On Thursday night in Pittsburgh, the Ottawa Senators will play a do-or-die Game 7 against the Penguins with a spot in the Stanley Cup Final on the line.
They have Craig Anderson to thank for that.
The Senators were outplayed for much of Tuesday’s Game 6. The Penguins outshot the Sens 46-30, led 75-46 in shot attempts and 11-4 in high danger scoring chances.
But outplaying the opponent doesn’t always guarantee a victory. After the final horn, it was the Senators who led in the one statistic that ultimately matters: goals. The scoreboard gave the advantage to Ottawa, 2-1.
There wasn’t a huge difference in the way that the Penguins played from Game 5, which they won 7-0, to Game 6. There was one huge difference for the Senators, though, and that was Anderson.
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The netminder had a rough go of things in Game 5, stopping just 9 of the 12 shots he faced as he was pulled (twice) in favor of backup Mike Condon. It was arguably his worst performance in an otherwise very strong postseason.
Considering how important Anderson has been to Ottawa’s Cinderella playoff run, he needed to have a bounceback performance to stave off elimination in Game 6. To say he did that would be an understatement.
Anderson made 45 saves and was the unquestionable First Star in the victory. Given the number of high quality chances that Pittsburgh put on net, we could easily be giving a postmortem and previewing a Penguins-Predators matchup in the Stanley Cup Final.
Instead, Anderson played like a stud when his team needed it most, and now we’re looking forward to a Game 7.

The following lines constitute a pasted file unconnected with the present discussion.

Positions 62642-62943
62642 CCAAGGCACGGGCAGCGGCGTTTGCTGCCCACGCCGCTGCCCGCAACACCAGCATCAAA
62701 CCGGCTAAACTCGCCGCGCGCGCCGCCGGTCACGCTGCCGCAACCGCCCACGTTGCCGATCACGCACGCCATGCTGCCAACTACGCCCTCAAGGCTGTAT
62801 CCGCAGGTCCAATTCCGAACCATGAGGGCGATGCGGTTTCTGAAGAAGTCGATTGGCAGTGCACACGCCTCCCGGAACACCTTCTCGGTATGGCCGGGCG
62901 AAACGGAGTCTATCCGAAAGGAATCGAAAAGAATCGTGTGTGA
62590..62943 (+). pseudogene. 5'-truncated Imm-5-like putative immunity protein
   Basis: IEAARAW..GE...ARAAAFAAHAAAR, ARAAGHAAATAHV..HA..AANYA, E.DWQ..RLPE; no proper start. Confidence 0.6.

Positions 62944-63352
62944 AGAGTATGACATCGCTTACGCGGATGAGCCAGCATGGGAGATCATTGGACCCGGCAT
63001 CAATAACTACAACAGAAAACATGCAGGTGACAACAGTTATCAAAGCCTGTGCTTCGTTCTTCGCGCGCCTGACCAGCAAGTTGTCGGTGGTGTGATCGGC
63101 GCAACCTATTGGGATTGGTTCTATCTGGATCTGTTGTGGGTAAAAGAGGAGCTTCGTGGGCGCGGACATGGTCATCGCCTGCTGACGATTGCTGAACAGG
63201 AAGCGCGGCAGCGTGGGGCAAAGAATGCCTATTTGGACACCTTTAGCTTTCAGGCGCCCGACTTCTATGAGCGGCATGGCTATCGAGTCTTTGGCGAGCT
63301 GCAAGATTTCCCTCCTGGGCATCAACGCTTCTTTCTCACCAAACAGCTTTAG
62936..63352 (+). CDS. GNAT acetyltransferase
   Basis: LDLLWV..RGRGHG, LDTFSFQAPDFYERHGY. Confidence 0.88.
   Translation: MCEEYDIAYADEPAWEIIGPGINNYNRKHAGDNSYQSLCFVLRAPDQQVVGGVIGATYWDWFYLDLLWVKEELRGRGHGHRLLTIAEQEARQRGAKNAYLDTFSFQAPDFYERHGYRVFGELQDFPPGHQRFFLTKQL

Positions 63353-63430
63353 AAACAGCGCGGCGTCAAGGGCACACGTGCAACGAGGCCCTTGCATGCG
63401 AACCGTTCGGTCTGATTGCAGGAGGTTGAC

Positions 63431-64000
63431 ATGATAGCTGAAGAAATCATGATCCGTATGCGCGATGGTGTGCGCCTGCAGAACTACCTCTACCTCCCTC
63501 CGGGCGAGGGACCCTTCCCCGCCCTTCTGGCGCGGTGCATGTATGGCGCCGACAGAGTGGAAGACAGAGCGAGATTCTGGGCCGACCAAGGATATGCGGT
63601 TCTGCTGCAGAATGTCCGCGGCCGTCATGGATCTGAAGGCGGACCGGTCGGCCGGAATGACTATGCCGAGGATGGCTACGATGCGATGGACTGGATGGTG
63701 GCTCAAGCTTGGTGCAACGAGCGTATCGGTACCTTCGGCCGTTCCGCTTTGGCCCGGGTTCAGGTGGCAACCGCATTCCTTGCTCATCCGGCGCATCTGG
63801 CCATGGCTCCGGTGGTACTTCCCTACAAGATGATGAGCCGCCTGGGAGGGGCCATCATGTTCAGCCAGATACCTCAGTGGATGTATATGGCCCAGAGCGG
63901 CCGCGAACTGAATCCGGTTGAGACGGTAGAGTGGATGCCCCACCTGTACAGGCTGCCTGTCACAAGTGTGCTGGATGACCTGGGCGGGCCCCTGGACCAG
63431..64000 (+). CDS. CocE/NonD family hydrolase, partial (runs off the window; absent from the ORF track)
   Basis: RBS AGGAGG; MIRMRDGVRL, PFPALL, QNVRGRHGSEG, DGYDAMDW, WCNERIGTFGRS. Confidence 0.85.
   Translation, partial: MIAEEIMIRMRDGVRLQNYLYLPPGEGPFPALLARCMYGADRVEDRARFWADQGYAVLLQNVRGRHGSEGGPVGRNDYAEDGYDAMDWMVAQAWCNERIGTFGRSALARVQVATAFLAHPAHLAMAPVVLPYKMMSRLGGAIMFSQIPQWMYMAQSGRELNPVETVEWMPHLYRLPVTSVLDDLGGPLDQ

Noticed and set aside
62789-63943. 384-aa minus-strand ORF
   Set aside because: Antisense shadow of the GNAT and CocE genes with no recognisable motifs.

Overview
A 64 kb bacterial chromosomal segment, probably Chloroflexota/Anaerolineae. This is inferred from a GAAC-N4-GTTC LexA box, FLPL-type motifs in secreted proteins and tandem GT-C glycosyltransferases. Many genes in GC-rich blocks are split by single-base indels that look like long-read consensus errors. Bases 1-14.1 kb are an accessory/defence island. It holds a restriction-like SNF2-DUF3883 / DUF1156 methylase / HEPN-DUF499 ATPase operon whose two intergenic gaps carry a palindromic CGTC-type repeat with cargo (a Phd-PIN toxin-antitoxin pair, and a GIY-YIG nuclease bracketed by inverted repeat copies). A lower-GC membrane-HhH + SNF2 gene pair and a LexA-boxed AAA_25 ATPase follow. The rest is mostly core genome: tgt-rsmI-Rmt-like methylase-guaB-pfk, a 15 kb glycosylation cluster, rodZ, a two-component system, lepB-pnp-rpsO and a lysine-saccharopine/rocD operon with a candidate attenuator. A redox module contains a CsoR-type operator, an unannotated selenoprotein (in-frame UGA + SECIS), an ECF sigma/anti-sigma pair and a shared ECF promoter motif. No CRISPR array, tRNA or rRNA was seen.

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Ottawa has been considered an underdog throughout their entire playoff run. They’ve often been outplayed but have impressed in their ability to ride strong performances from a few individuals – usually Anderson or elite offensive defenseman Erik Karlsson – and claw out gutsy wins.
The Penguins are reigning Stanley Cup champions and generally considered to be the better team. If they play like they have in the past few games, there’s a good chance that they’ll be moving on to the Stanley Cup Final with a chance to defend their throne against Nashville.
But that’s no sure thing, especially if Anderson bring the same kind of performance as the one on Tuesday. If recent trends are any indication, there’s good reason to believe he can. In Anderson’s last four elimination games, dating back to 2014, he is 3-1 with a .978 save percentage and a 0.76 goals against average.
We’ve seen it plenty of times in playoffs past and present – a goalie can steal games that their team doesn’t necessarily deserve to win. Anderson has the ability to do that and it’s something that Ottawa head coach Guy Boucher, who is in his first year behind the Sens’ bench, doesn’t take for granted.
"It starts with the goalie," Boucher said. "It's always going to start with the goalie for me because I've been humbled enough now in situations where you can play great and you just can't win. It's like a quarterback in football and a pitcher in baseball, and we have it. We got that guy."
"If I didn't have a No. 1 goalie, I didn't want the job. It's hell when you don't have it because everything you do turns to darkness and there's nothing that really matters when you don't have a real No. 1 goaltender.”
Prior to Ottawa, Boucher’s first and only NHL head coaching gig came with the Lightning, who didn’t have a proven starter in net over much of his final few seasons in Tampa. It may have cost him his job.
Now, Boucher has Anderson to show him the light and – maybe, just maybe -- the Stanley Cup Final.